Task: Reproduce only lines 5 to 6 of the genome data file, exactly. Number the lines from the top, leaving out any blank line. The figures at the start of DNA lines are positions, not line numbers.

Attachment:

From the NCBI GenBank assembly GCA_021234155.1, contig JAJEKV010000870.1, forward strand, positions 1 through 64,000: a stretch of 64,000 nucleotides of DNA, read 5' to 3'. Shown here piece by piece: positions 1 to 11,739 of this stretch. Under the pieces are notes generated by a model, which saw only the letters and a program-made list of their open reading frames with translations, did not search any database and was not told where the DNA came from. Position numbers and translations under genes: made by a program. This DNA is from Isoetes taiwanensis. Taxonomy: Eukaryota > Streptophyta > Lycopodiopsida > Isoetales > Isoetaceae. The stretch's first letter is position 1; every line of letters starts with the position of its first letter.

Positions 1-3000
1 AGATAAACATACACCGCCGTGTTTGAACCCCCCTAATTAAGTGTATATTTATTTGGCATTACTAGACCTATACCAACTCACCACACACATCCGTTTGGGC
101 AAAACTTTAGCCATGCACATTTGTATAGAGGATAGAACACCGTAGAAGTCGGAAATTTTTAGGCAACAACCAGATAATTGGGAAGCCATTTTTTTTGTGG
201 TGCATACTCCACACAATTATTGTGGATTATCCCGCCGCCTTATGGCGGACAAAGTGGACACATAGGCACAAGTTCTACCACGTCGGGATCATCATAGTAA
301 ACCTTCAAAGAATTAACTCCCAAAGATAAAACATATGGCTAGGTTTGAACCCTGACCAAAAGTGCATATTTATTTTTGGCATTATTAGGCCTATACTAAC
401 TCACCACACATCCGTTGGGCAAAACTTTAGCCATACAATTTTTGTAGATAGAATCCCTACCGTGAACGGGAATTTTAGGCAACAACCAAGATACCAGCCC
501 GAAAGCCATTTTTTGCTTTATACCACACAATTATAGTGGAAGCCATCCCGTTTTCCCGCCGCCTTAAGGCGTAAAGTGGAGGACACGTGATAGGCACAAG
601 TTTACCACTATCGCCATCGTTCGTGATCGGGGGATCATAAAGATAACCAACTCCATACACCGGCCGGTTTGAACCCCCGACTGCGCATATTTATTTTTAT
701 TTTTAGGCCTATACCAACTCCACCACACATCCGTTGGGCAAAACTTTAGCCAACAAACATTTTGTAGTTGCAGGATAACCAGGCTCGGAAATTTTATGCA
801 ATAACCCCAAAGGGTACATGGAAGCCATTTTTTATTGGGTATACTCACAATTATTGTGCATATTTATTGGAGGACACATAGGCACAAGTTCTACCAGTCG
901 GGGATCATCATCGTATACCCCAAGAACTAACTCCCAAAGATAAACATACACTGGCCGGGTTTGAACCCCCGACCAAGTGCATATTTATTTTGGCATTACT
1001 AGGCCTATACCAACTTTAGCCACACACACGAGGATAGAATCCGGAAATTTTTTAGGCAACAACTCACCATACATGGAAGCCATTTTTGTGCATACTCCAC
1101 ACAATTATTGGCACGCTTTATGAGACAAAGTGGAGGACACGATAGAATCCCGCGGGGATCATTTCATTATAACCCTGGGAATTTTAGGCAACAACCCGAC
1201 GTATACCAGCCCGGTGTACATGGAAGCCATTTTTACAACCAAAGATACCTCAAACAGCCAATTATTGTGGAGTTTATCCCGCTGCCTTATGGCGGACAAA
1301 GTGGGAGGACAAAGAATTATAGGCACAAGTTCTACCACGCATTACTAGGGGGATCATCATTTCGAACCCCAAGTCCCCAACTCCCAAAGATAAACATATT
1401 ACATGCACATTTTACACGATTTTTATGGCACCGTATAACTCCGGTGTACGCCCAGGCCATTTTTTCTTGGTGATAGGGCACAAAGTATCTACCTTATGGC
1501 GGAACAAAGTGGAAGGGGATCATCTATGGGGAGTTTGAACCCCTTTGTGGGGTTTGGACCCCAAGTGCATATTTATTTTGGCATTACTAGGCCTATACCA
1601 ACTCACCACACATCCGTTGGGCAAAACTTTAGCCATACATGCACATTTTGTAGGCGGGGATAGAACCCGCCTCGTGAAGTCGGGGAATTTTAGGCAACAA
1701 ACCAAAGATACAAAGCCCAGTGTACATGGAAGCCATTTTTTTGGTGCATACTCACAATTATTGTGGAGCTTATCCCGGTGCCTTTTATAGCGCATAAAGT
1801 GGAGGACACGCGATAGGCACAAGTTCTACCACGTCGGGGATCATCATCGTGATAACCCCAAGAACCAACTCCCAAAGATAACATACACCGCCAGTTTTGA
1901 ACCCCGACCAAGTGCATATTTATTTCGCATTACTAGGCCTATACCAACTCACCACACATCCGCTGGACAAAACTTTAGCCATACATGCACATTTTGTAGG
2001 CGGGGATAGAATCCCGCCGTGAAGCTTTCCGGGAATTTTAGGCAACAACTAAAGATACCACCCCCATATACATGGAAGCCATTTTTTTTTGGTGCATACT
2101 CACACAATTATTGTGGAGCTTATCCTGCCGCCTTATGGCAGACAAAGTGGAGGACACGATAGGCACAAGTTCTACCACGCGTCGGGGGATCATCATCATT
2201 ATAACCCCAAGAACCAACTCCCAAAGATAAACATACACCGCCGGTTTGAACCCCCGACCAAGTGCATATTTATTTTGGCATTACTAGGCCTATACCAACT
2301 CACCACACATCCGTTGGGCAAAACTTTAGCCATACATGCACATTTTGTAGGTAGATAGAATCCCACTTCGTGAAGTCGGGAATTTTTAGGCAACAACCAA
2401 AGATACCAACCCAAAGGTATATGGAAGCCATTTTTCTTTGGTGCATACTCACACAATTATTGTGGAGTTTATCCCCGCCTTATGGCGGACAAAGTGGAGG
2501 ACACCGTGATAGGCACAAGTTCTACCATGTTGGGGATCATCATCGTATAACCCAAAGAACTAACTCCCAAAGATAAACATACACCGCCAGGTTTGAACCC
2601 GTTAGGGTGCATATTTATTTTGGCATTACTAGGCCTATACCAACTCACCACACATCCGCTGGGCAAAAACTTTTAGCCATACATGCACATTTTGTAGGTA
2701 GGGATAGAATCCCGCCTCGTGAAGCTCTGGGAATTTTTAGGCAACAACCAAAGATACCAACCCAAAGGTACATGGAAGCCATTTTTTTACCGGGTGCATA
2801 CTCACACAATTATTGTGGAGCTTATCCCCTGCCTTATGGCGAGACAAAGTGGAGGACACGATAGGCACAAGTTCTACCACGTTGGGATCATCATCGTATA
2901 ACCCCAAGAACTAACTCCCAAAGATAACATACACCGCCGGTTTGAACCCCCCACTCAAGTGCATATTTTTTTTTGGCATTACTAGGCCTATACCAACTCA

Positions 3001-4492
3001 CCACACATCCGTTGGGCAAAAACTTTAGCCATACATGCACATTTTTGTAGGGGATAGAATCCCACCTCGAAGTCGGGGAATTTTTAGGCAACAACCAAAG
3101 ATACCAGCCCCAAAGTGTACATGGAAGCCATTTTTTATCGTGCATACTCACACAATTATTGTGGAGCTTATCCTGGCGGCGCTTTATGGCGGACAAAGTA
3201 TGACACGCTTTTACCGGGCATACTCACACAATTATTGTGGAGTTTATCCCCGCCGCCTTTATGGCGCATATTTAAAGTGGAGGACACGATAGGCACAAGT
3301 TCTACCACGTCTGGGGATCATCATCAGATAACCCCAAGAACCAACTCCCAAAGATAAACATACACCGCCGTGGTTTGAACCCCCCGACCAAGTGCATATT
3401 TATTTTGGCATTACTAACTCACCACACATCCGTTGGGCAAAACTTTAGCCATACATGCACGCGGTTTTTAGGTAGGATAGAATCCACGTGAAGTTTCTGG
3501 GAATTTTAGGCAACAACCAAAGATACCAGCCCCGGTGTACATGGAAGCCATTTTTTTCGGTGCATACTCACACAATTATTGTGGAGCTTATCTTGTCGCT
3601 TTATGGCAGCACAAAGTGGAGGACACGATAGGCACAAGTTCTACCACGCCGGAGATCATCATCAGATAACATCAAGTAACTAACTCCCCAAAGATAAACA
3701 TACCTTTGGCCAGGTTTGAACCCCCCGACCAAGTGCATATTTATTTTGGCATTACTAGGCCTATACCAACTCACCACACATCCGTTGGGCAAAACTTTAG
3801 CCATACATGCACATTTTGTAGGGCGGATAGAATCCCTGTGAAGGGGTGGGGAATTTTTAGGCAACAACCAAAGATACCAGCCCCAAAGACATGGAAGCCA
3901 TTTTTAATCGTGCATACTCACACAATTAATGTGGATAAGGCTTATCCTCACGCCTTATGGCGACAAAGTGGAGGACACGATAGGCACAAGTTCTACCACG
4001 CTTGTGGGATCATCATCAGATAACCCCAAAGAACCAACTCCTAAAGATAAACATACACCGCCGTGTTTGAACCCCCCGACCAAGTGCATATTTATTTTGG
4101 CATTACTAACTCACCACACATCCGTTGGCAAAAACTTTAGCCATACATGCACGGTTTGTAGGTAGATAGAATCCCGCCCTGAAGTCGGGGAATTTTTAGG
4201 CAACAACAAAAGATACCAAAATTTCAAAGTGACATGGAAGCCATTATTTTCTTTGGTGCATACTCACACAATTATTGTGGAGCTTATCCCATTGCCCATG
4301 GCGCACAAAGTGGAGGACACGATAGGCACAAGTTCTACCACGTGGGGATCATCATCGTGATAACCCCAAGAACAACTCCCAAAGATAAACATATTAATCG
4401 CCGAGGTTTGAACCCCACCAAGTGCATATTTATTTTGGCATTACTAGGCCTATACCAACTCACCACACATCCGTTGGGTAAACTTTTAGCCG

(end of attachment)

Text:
201 TGCATACTCCACACAATTATTGTGGATTATCCCGCCGCCTTATGGCGGACAAAGTGGACACATAGGCACAAGTTCTACCACGTCGGGATCATCATAGTAA
301 ACCTTCAAAGAATTAACTCCCAAAGATAAAACATATGGCTAGGTTTGAACCCTGACCAAAAGTGCATATTTATTTTTGGCATTATTAGGCCTATACTAAC